As Seen On TV: Thoughts on Art Exposure through Television

As Seen On TV: Thoughts on Art Exposure through Television

Binge-watching is a wonderful thing. Netflix, Hulu, and other streaming services can provide hours of entertainment in one sitting. Recently, waiting for the new seasons…

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Empathy, New Media, and an Inclusive Economy

Empathy, New Media, and an Inclusive Economy

By Diana Greenwald Amidst a wave of populism sweeping across the United States and Europe, several articles have highlighted the importance of empathy to social…

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Irises, Vincent van Gogh - ArtsandEcon.com

The Economics of Color, Part 2

By Diana Greenwald The Wikipedia entry for “Starving Artist” features a painting by Vincent Van Gogh, Bedroom in Arles (1888). Van Gogh is, in many…

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Art, Color, War

Art, Color, War

By Diana Greenwald As mentioned in the previous post, the colors and materials an artist chooses to use can be closely linked to underlying economic…

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Indian pigments - ArtsandEcon.com

The Economics of Color, Part 1

By Diana Greenwald This is the first of three blog posts about the economics of color A new exhibition just opened at the J. Paul…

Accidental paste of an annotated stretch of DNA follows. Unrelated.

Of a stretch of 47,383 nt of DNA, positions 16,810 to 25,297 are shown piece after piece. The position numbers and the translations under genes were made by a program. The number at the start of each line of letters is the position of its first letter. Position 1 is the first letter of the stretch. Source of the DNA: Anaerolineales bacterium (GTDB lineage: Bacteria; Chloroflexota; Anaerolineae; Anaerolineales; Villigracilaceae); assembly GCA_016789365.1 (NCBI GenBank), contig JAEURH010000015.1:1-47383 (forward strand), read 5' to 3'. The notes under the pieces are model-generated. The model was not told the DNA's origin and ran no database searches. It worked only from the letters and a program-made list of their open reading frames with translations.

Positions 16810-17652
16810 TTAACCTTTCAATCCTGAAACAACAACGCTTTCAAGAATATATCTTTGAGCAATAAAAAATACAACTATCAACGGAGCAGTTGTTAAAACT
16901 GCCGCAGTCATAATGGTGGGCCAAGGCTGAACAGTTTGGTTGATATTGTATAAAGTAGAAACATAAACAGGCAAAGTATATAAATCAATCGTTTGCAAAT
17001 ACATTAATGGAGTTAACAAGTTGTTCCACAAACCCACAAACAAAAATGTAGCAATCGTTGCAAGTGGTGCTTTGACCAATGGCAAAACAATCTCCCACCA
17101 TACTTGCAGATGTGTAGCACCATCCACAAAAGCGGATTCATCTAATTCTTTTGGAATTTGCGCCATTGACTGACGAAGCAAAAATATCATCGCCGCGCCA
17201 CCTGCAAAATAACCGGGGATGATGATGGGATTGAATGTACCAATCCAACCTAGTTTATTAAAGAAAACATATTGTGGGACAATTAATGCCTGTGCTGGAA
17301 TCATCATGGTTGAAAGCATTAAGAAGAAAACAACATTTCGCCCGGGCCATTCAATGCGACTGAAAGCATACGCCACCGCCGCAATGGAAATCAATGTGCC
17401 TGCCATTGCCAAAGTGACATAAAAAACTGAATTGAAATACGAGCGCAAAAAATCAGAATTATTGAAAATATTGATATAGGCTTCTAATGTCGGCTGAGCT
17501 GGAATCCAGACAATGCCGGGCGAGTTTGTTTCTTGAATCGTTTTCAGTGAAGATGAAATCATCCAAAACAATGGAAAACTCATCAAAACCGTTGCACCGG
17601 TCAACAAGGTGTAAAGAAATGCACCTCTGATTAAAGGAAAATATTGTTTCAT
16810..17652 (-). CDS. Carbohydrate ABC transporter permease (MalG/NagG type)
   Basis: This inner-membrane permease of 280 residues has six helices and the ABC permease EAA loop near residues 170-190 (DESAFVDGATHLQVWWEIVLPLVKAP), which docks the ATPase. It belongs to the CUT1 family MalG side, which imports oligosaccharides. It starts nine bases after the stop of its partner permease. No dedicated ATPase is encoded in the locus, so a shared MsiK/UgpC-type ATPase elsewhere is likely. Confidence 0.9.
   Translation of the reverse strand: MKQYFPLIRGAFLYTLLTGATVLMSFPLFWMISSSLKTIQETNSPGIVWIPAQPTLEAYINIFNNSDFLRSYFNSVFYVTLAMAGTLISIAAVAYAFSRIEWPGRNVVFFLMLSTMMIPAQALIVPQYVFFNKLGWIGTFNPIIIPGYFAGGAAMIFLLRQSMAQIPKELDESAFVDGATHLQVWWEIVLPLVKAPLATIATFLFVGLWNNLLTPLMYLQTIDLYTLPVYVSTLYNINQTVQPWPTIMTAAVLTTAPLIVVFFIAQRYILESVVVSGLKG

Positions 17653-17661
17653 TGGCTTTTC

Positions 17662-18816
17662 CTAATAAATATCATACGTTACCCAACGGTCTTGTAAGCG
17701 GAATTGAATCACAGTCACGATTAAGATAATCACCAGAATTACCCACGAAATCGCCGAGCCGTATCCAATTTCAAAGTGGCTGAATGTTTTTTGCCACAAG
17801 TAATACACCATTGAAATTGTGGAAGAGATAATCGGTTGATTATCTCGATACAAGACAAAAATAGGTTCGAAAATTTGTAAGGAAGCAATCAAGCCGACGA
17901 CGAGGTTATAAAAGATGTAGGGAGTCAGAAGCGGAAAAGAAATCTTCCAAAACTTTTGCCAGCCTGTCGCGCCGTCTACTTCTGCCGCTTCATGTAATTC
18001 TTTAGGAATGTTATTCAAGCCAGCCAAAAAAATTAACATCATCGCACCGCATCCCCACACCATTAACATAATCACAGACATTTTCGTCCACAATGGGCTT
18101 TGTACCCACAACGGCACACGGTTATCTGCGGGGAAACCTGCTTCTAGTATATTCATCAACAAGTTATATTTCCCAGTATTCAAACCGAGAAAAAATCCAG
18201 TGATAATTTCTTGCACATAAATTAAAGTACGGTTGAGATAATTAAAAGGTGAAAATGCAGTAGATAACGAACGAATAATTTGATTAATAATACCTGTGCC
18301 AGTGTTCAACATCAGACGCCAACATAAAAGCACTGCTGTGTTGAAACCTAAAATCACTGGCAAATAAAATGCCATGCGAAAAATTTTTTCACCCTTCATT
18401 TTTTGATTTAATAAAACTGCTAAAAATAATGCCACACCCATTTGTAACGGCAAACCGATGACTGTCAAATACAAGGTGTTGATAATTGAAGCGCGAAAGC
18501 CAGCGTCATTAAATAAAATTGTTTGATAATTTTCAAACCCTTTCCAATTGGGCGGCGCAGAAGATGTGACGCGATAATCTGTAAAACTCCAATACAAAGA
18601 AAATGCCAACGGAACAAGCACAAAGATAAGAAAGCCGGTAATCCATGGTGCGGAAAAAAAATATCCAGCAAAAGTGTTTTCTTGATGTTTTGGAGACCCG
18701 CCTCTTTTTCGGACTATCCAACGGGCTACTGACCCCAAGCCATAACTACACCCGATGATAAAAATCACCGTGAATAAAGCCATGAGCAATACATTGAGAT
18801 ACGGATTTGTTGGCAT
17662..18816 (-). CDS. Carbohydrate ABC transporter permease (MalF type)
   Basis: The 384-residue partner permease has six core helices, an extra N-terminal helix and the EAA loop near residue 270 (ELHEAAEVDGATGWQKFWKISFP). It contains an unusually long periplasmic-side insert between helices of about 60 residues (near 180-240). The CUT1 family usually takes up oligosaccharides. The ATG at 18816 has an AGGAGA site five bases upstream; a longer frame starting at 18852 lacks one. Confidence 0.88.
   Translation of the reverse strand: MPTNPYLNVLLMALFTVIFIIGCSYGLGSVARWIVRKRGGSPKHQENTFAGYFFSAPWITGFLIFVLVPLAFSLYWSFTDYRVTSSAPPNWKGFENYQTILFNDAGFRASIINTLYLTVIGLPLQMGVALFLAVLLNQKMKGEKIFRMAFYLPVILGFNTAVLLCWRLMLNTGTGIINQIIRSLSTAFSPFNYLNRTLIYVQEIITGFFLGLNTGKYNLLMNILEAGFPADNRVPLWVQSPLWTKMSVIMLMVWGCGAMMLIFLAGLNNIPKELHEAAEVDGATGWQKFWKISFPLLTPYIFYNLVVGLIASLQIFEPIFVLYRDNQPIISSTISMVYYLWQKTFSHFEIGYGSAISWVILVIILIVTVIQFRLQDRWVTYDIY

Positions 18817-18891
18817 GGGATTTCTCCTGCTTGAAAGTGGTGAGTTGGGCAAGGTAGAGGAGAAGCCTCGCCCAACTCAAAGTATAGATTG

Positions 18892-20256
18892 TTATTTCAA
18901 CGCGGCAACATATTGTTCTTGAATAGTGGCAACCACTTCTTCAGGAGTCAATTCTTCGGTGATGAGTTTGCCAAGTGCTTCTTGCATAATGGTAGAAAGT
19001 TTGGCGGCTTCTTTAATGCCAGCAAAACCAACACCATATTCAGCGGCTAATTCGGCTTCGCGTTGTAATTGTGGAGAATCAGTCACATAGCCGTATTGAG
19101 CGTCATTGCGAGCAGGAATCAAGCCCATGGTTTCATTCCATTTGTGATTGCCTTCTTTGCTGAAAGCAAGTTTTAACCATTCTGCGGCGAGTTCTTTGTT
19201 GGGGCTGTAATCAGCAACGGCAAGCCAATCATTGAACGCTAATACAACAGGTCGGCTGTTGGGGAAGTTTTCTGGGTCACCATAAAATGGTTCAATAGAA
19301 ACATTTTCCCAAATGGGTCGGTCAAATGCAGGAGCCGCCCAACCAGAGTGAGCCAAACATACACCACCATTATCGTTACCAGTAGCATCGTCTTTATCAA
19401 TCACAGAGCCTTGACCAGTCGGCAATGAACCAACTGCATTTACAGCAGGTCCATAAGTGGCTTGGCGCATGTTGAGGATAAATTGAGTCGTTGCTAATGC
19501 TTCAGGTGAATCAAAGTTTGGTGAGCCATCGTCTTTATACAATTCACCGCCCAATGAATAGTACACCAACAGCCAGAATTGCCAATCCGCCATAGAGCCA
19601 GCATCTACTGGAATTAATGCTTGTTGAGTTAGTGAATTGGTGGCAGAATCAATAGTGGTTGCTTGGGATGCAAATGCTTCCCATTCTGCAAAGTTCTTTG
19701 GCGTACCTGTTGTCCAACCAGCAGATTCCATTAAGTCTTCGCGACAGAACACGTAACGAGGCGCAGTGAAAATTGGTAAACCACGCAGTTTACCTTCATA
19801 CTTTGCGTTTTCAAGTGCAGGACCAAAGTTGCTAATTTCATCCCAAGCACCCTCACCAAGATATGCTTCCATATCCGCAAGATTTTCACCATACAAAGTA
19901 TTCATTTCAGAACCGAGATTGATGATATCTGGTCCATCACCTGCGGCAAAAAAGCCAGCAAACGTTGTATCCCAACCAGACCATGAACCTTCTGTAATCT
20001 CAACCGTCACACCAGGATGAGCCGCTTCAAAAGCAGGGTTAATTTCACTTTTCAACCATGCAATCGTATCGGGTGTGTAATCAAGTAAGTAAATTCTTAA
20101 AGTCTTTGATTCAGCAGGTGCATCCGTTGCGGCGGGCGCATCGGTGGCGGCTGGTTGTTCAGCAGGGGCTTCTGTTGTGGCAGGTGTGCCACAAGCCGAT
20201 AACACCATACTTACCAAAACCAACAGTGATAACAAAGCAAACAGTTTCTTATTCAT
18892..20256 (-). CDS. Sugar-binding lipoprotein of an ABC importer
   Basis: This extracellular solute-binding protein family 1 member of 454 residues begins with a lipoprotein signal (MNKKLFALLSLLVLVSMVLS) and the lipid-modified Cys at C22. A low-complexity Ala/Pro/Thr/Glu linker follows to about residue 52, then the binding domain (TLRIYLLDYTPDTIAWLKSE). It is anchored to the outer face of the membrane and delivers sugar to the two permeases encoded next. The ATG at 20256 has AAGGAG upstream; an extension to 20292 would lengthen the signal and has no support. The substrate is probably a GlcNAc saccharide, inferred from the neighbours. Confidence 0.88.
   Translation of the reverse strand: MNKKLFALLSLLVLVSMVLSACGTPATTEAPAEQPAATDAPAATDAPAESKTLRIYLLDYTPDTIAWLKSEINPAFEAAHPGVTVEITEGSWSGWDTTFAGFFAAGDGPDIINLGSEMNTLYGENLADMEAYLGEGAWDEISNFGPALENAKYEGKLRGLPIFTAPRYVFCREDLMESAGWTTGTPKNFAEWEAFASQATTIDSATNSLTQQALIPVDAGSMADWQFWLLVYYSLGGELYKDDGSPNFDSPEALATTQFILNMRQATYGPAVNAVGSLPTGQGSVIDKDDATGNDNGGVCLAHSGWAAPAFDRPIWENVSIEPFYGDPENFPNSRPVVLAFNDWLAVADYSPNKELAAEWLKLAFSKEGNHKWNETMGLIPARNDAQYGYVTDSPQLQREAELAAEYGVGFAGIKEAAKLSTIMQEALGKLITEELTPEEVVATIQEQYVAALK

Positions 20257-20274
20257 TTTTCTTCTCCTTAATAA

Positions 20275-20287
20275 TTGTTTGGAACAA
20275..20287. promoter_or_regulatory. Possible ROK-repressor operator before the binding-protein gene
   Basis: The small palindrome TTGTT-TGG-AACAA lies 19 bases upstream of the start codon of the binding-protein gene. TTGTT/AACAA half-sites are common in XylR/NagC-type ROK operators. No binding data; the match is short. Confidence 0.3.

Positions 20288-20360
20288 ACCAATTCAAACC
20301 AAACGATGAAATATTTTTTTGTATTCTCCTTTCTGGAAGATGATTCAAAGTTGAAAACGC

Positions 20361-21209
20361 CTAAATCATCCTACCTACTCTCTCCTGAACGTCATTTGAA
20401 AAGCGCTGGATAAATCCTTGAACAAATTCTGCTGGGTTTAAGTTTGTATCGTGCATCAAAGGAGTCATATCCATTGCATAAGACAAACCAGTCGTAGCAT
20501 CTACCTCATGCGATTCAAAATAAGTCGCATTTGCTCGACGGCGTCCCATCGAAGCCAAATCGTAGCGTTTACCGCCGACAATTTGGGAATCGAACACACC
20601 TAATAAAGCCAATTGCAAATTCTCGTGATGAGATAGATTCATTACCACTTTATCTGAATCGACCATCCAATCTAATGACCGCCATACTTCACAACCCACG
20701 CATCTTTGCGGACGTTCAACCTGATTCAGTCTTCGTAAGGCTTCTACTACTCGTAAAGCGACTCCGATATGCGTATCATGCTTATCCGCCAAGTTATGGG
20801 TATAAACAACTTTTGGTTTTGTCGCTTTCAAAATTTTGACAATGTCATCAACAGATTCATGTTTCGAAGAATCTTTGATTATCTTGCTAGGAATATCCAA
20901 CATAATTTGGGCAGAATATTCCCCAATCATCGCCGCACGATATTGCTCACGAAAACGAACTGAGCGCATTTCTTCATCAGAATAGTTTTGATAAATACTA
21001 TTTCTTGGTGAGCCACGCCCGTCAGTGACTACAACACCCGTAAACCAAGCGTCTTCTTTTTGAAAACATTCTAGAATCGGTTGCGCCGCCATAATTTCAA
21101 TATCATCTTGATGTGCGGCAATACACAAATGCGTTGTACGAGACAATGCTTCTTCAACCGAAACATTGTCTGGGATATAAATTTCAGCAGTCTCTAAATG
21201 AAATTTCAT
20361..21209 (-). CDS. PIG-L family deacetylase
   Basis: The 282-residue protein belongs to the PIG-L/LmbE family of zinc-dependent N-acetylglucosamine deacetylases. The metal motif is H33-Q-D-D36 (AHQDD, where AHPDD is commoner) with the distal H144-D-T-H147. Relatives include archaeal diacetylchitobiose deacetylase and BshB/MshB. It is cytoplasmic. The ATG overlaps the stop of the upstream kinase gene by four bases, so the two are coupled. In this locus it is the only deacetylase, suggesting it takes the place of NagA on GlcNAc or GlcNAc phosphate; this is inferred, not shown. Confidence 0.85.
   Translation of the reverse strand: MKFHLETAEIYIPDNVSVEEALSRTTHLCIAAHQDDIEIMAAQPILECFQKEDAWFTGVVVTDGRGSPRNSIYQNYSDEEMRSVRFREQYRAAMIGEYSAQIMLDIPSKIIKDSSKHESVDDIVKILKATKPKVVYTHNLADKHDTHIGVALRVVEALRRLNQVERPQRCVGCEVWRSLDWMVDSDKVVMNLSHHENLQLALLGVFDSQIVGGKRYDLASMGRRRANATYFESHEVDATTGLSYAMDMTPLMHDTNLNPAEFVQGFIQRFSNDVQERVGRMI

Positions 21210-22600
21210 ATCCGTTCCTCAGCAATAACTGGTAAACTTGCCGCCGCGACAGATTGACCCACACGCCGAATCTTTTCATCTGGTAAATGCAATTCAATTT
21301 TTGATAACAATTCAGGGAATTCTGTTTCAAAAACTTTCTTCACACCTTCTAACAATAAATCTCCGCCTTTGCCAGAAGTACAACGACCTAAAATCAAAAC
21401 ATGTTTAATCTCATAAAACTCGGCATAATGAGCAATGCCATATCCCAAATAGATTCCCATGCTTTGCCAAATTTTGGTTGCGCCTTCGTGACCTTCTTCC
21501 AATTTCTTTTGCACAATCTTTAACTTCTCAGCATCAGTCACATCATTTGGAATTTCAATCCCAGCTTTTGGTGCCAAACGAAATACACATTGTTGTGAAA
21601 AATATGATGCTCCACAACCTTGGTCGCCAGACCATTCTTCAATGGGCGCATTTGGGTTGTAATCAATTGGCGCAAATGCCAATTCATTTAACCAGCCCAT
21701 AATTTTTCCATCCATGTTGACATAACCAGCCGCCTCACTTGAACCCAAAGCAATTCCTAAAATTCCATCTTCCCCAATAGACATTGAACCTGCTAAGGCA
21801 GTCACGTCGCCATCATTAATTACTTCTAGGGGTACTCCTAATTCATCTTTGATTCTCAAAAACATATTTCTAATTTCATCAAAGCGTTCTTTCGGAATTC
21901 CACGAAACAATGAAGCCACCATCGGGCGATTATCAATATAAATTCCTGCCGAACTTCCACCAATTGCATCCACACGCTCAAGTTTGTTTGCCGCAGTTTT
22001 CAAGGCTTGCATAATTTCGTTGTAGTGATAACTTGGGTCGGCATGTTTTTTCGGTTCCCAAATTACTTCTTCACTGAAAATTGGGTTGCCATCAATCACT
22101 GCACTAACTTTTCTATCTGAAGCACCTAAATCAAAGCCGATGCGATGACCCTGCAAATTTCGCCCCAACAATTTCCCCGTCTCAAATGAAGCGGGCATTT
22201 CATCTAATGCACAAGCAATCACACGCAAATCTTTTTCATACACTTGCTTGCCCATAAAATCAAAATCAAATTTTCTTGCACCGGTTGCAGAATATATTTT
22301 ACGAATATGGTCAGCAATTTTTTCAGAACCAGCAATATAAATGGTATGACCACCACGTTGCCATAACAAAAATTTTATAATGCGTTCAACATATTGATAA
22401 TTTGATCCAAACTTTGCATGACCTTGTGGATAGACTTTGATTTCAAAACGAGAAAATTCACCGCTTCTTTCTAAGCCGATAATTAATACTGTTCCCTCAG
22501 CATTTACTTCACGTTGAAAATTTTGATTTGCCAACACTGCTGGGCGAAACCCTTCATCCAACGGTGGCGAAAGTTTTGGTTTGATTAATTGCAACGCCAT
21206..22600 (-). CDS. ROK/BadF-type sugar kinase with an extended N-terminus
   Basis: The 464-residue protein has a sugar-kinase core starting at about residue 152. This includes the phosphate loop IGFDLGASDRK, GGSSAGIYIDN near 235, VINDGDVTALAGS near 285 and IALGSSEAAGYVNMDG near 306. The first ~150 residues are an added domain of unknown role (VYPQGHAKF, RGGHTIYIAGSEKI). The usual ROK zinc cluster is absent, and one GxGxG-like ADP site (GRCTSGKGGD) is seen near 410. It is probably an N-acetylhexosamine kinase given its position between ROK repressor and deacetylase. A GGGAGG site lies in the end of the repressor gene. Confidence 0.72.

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Cars, Art Tech - ArtsandEcon.com

Art History, Capital Investment & Post-Industrial Society

By Diana Greenwald Last week the World Economic History Congress—an event that happens every three years—took place in Kyoto, Japan. Economic history is a discipline…

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Alexander the Great and Campaspe in the studio of Apelles - ArtsandEcon.com

What Makes a Cluster Creative?

By Diana Greenwald From June 19th to 20th, the School of English and Economics Department at Trinity College Dublin (TCD) jointly hosted Creative Networks and Cultural…

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Guns, Germs, and Gothic

Guns, Germs, and Gothic

By Diana Greenwald Jared Diamond—Professor of Geography at UCLA—argued in his Pulitzer-Prize-winning book Guns, Germs and Steel (1997, see Chapters 13-14, 16, Epilogue) that one major…

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Karl Marx and the economic history of art

What about Karl Marx?

By Diana Greenwald In the opening pages of The Social History of Art (1951), Arnold Hauser discusses prehistoric cave paintings. About these works, he asks, “What…

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F is for Fake

F is for Fake

By Diana Greenwald In his famous essay The Work of Art in the Age of Mechanical Reproduction (1936), Walter Benjamin wrote: “In principle, the work of…

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